Posted: 25 Oct 2012 07:56 AM PDT
by Andrea Maia
Corporate Lawyer, Mediator and Founding Partner at FindResolution
Theories are simplified models of reality. They have the advantage of shedding light on complex subjects through a simplified and understandable set of ideas. Theories help to describe, explain, foresee and control. Some theories can be easily proven and others not proven at all. However, there is a particular field of study, named “Game Theory”, which offers countless contributions to a large variety of situations, from computer and political sciences to business and biology.
In our specific case (Dispute Resolution), Game Theory offers great insights on the best strategies to resolve a dispute. In special, Game Theory’s most fascinating insight is the idea that cooperation is the most effective way to resolve a dispute.
As soon as I started to study Game Theory, I felt immediately passionate for the way mathematics and humans science converge to the same point. It is amazing to witness how mathematical models can be developed to predict human behaviour in a variety of situations. However, one must understand that these models must be seen as just another helping tool in this large and intrinsic process, not as an end on itself…
In fact, Game Theory offers, through a series of sophisticated mathematical demonstrations, evidence that cooperation yields the best payoff to the parties in conflict. This insight is probably the main reason why the study of Game Theory has been important, and almost mandatory, in the field of dispute resolution.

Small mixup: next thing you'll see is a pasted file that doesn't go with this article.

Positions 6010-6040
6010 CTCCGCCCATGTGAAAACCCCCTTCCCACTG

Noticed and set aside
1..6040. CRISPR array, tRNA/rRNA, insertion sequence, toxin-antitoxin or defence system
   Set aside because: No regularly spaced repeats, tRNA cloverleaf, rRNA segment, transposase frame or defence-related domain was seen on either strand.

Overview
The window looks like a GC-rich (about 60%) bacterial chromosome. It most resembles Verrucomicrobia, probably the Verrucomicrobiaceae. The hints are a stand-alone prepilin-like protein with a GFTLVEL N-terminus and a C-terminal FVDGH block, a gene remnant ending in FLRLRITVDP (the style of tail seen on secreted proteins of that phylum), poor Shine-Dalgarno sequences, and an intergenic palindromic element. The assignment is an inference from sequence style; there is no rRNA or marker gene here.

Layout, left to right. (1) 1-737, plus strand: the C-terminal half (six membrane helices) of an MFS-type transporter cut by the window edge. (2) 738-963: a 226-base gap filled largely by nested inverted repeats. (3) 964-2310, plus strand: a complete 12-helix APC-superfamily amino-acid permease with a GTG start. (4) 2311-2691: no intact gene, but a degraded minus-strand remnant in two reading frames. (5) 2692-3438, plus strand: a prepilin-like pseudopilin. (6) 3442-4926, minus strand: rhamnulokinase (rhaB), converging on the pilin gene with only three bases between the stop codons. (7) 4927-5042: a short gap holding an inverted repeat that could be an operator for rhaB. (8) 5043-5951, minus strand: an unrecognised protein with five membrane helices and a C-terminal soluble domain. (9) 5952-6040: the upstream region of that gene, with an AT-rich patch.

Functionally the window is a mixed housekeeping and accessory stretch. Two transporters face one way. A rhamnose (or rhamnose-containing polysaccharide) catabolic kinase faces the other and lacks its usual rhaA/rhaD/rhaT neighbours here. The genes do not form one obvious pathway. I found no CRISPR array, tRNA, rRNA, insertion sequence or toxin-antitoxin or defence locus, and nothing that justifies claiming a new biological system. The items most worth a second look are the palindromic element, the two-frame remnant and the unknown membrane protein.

Game Theory suggests that transparency is a necessary requirement to find the way for the best agreement . Parties must make their interests clear to all stakeholders and, at the same time, understand and calculate the other parties’ interests and moves. Such transparency can only be achieved with perfect and symmetric information.
In other words, all Parties must be aware of all the gains, losses, and movements until the point of the decision.
In mediation, transparency and cooperation depend only on the mediator and the parties. By nature, all mediation starts with imperfect information. Both Parties try to hide unfavorable information and release the favorable .
With the parties’ cooperation, a skillful mediator may steer the process towards a transparent path where the parties understand each other’s interests.
In order to achieve a mutually satisfactory settlement, the mediator must incentivize trust which will ultimately result in the sharing of information that would otherwise be kept as a bargain token.
If the mediator is successful in building trust and guaranteeing the transparency of the process, the parties will eventually conclude that the best outcome possible is to find solutions to the dispute that address and resolve all parties’ interests.
Almost always, transparency will lead to Game Theory’s conclusion that cooperation between the parties is the most satisfactory way to resolve disputes.